2) For viewing as a projected "film", I am willing to pay for the increased quality of the viewing experience of HD over SD.

Regards,

DG

Edited by David Grove, 11 November 2008 - 12:48 PM.

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#17 David Grove

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Posted 17 November 2008 - 02:41 PM

This is frustrating

I thought I was very clear when making inquiry about getting data files at 4:4:4, etc.

I received a quote from Pro8mm (see earlier post), and decided to go with them.

Just because I am paranoid, I asked them to confirm that the data was captured at 4:4:4, and not 4:2:2. They responded that the data I would be receiving would be 4:2:2.

What do I have to do, how do I have to frame my inquiry, to make sure that a vendor is quoting what I am trying to buy?

It makes me wonder. If a mainstream house like Pro8 is ambiguous in what they can supply, how do I know that any firm really means what they would seem, at first, to be saying? For instance, now I am wondering about whether I need to similarly double-check with Colorlab, which also represented that they could provide 444 data from S8.

Is there any firm that I can be confident to supply 444 uncompressed data files from S8 (at approx. 1024x768)?

Thank you.

DG

Edited by David Grove, 17 November 2008 - 02:42 PM.

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#18 Michael Lehnert

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Posted 17 November 2008 - 06:10 PM

Sorry, have been out of the internet's reach for some weeks (not sure how Stephen Fry achieves use twitter on his iPhone in the jungle's of Madagascar?!) and just catching up with what went on at cinematography.com over the past weeks (please turn a blind eye if I havn't read this thread in its entirety...)

What does not seem to have changed in my absence is Pro8mm's fundamentally bad approach to do business and how to treat customers. I'm afraid this forum is full with people complaining about the bad service and ill-informing customer communications of Phil, wife & company. How they achieved to built the image of a "pro house" getting studio jobs is a myth to me (apart from their hardware investment and Burbank base, of course).

If you ordered a 4:4:4 transfer, and have that placed order and recourse acknowledgement in writing from you and from them as well, then you should insist on compensation or them doing this job (if they could, that is - they peak at 4:2:2).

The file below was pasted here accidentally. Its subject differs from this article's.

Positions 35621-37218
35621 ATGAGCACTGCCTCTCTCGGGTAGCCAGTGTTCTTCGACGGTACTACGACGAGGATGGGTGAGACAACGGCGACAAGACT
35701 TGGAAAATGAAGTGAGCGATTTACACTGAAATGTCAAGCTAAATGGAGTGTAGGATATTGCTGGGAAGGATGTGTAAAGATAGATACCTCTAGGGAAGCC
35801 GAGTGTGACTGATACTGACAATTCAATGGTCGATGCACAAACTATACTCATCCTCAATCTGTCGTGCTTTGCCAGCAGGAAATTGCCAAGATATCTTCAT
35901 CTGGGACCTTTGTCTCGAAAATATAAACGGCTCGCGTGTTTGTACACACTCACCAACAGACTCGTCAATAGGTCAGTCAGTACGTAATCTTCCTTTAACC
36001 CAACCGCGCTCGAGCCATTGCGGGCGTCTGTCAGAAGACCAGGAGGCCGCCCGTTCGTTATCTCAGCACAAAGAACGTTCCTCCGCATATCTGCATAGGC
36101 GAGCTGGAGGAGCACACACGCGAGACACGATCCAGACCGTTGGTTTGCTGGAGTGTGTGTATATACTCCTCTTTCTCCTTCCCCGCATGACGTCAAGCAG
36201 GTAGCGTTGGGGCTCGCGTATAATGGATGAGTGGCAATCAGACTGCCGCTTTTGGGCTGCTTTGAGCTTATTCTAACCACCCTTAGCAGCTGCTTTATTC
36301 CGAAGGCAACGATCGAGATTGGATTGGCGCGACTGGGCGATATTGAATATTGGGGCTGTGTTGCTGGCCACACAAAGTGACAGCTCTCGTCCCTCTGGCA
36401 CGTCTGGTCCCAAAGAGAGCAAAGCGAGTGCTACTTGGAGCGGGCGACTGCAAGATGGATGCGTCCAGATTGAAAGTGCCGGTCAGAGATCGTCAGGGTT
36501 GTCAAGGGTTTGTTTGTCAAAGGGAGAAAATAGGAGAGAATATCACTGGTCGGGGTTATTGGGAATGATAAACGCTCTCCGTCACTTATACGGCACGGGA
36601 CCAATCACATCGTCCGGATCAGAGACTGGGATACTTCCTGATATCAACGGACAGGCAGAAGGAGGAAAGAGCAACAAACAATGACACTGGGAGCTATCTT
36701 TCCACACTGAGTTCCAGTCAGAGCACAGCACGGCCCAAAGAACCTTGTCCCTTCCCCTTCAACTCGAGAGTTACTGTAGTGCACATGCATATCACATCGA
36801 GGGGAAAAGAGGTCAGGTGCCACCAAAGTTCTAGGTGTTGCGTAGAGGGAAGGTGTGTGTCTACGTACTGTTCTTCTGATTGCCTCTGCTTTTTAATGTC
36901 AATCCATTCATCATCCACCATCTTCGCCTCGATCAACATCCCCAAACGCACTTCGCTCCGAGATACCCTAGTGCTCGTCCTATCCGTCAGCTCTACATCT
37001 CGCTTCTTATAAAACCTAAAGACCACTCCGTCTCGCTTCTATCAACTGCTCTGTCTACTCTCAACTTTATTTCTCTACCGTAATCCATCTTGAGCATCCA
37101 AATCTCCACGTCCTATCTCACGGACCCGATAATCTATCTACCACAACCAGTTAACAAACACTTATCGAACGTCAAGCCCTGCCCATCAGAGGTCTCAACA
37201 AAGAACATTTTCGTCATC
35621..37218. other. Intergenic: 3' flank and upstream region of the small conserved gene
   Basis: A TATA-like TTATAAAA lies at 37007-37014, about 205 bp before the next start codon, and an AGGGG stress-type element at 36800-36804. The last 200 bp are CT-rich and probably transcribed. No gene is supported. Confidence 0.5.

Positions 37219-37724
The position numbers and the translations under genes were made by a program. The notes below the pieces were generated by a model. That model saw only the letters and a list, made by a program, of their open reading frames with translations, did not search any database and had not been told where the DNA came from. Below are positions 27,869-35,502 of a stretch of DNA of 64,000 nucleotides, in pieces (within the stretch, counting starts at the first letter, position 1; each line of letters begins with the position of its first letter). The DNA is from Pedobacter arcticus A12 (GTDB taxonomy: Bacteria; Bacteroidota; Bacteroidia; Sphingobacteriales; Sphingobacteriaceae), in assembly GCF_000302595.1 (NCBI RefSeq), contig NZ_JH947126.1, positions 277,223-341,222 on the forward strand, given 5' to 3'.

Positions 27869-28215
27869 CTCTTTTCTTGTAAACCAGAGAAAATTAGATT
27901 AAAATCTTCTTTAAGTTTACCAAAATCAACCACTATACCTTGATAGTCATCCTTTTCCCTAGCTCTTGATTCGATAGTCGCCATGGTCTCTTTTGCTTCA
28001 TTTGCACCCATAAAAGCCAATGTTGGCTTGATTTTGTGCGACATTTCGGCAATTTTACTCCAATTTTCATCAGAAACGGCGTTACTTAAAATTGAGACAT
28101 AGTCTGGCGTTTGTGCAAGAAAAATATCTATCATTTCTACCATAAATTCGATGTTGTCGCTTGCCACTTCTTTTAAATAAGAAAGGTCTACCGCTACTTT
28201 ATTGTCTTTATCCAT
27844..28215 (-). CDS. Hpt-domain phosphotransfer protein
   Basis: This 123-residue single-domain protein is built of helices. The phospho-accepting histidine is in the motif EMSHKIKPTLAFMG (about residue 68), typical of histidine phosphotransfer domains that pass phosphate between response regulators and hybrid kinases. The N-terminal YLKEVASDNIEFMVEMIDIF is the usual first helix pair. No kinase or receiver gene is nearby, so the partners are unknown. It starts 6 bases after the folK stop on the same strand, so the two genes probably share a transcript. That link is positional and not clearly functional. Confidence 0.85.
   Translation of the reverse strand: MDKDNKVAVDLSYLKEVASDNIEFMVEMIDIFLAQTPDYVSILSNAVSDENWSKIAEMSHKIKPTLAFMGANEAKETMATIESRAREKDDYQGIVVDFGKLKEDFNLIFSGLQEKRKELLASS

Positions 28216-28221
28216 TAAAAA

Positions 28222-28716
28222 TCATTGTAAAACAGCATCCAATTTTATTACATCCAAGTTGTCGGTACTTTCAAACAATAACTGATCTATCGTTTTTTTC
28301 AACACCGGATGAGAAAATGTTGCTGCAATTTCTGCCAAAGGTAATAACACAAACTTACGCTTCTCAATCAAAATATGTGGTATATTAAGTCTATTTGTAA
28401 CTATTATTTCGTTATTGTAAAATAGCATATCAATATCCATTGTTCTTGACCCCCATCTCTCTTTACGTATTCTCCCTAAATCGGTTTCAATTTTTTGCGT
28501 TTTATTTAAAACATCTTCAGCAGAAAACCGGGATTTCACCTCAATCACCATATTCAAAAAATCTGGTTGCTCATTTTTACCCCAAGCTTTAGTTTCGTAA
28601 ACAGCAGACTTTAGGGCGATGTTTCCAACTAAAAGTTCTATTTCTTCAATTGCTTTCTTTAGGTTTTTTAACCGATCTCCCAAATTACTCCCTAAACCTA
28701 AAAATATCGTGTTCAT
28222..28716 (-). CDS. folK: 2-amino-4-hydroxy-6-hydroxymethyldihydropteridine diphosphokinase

Always doublecheck and put in words orders in this industry, even when dealing with established companies in bigger formats. Golden rule. Always overcommunicate. After all, it's your film and your reels that you have to show and live with in your filmography.

Keep us posted about how this continues. Very annoying.

Cheers,

-Michael
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#19 David Grove

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Posted 18 November 2008 - 03:29 PM

Sorry, I guess I wasn't clear, again.

I did not actually order services from Pro8. I meant to say that, after trying to identify options, I selected Pro8. However, just to verify, I asked them again to confirm that they would be delivering 444 data files. That's when they said it would be 422 (after initially saying they could deliver 444).

No money changed hands, and no services were provided. I was just bemoaning the fact that, had I not asked them a second time (after the initial quote), I would have sent them my film, and not received what they had initally quoted on.

It would appear that Colorlab is the only house that can do 444 data files (at approximately 1024x768) for S8.

If there are others, I would welcome the info.

Thank you all, for your helpful comments.

Regards,

DG
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#20 Rick Palidwor

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Posted 18 November 2008 - 08:57 PM

There are probably thousands of people who will suggest you do not use ANY of Pro8's services. They have a horrible reputation and it's well-deserved. The only reason they are still in business is there are a lot of people out there who, for some unknown reason, think that there are no alternatives. Someone I know here in Toronto recently shot a bit of super 8 as part of a larger professional production and they bought a film/process/transfer package from Pro 8. I asked why. They said "who else is there?" And they are otherwise knowledgeable industry people. The real shame is that they could have done everything they needed - obtained stock, processing, transfer, even blow-up to a larger format within a several-block radius of where they were shooting.

Another friend of mine recently had to shoot some super 8 to be used within a documentary for the Discovery Channel. I told him to avoid Pro8 but sure enough, the company behind it, located in the UK, had already purchased a Pro8 package. Half the rolls came back black. They sell re-canned film of questionable history, and/or after questionable recanning. Disgusting.

Can we vote Pro8 off the island?

Rick